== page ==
Dr. Sanjiv Agarwal, FCA, FCS

Dr Sanjiv Agarwal

We all know that GST is a tax law which is largely an e-tax with every-thing from registration to appeals being filed online and every data is online subject to sharing among tax officials as well as business intelligence by the tax authorities. Tax officials could probe the following transactions or may have reason to initiate enquiries.

Following are few illustrative areas which may trigger suspicious business / trade practices in GST regime and raise alert at the revenue authority’s end:

(1) Substantial carry forward of input tax credit on closing stock as on 30.06.2017 (GST applicable w.e.f. 1.7.2017) .

(2) Major changes in incentive or discount policy (Trade discounts/ quantity discounts, turnover incentives/bonus etc).

(3) Changes in accounting policies and accounting treatment to specific transactions.

(4) Sudden exit of suppliers or induction of new suppliers – scrutiny of transaction with them.

(5) Closure of businesses and / or name changes or change of proprietors.

(6) Major accounting policy changes in relation to inventory / procurement / sales etc and valuation thereof.

(7) Stock position may be verified and cross verified with sales to find out cash purchases / cash sales.

(8) Procurement may be verified with e-way bills which is mandatory w.e.f. 1.4.2018 for inter-state movement of goods and w.e.f. 15.04.2018 / 20.04.2018 / later for intra-state movement of goods.

(9) Linking of major purchase bills / sales bills with e-way bills may give leads on fictitious billing.

(10) Any substantially high input tax credit claims should raise doubts. Similarly, input tax credit foregone may also be probed.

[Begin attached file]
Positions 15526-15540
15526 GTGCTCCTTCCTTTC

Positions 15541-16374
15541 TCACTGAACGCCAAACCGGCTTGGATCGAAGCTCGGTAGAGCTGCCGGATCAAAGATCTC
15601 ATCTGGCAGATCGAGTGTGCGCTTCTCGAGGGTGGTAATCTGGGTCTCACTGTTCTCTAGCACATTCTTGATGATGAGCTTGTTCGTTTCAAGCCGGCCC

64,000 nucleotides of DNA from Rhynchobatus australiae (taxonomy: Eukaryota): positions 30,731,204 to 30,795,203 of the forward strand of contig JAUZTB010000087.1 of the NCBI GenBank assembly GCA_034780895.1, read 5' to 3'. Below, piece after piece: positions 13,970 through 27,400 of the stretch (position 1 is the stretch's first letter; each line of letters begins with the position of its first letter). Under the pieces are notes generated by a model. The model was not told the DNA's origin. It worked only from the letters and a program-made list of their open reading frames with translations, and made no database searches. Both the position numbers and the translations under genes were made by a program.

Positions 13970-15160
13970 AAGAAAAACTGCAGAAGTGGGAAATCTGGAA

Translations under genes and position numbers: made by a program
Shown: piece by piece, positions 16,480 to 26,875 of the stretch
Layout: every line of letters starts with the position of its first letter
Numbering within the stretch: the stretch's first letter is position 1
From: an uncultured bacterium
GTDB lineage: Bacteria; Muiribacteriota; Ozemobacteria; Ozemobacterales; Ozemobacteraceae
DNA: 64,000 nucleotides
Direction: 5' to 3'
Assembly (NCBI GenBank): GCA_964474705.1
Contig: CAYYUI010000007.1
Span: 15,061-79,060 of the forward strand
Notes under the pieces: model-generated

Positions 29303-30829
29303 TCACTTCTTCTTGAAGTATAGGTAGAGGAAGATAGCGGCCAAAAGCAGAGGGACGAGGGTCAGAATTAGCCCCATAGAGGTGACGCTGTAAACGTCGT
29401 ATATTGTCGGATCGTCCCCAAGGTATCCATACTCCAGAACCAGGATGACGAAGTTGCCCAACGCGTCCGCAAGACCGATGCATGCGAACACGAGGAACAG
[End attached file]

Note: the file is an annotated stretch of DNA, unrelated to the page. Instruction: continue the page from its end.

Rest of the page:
(11) Reconciliation of audited financial statements with returns furnished under GST [Rule 80(3)].

(12) Scrutiny of audit reports if the two auditors (financial / GST) are different.

(13) Examination of major changes in business practices / accounting policies post 1.7.2017.

(14) Scrutiny of stock transfers, free of cost supplies and dealings with related parties.

(15) Wrong carry forward of transitional credits (TRAN-1 return).

(16) Input tax credit lapsed due to no duty paying evidence (may be due to cash transactions earlier).

(17) There is an anti-profiteering provision (section 171) in GST. Companies not complying may be probed for hidden benefits.

(18) In GST, compliance ratings are assigned. Any material down grading could be probed (yet to commence).

GST Taxpayers may note that GSTN has commenced sharing of the following taxpayer’s data with Tax Authorities:

  • Mismatches between GSTR-1 and GSTR-3B returns ( for liability analysis)
  • Mismatches between GSTR-3B and GSTR-2A returns (difference between figures reported and   generated by the system for ITC claims)
  • Details of taxpayers who have generated e-way bills but have not filed tax returns

The reports of the above, based on BI and analytics, are being shared with Tax Authorities for taking necessary actions.

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One Comment

  1. vswami says:

    INSTANT (reaction)(:
    All such proactive steps by tax gatherer do not seem to have the prospects of , even remotely, bringing about any succour to the victims- consumers/customers, in general; in realty transactions, in particular, as yet? On the contrary, apparently , those are aimed at simply augmenting’, unjustly enriching the governments coffers !
    For instance, refer the lastly held 32nd CC Meet, which has yet again left undecided but long- deferred rate of GST on realty- that is, under- construction building projects. In the result, the gullible customers / buyers in ‘únder-construction projects’ have been left in limbo; nay, are hung up in a ‘trishanku’ like dilemma!

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January 2021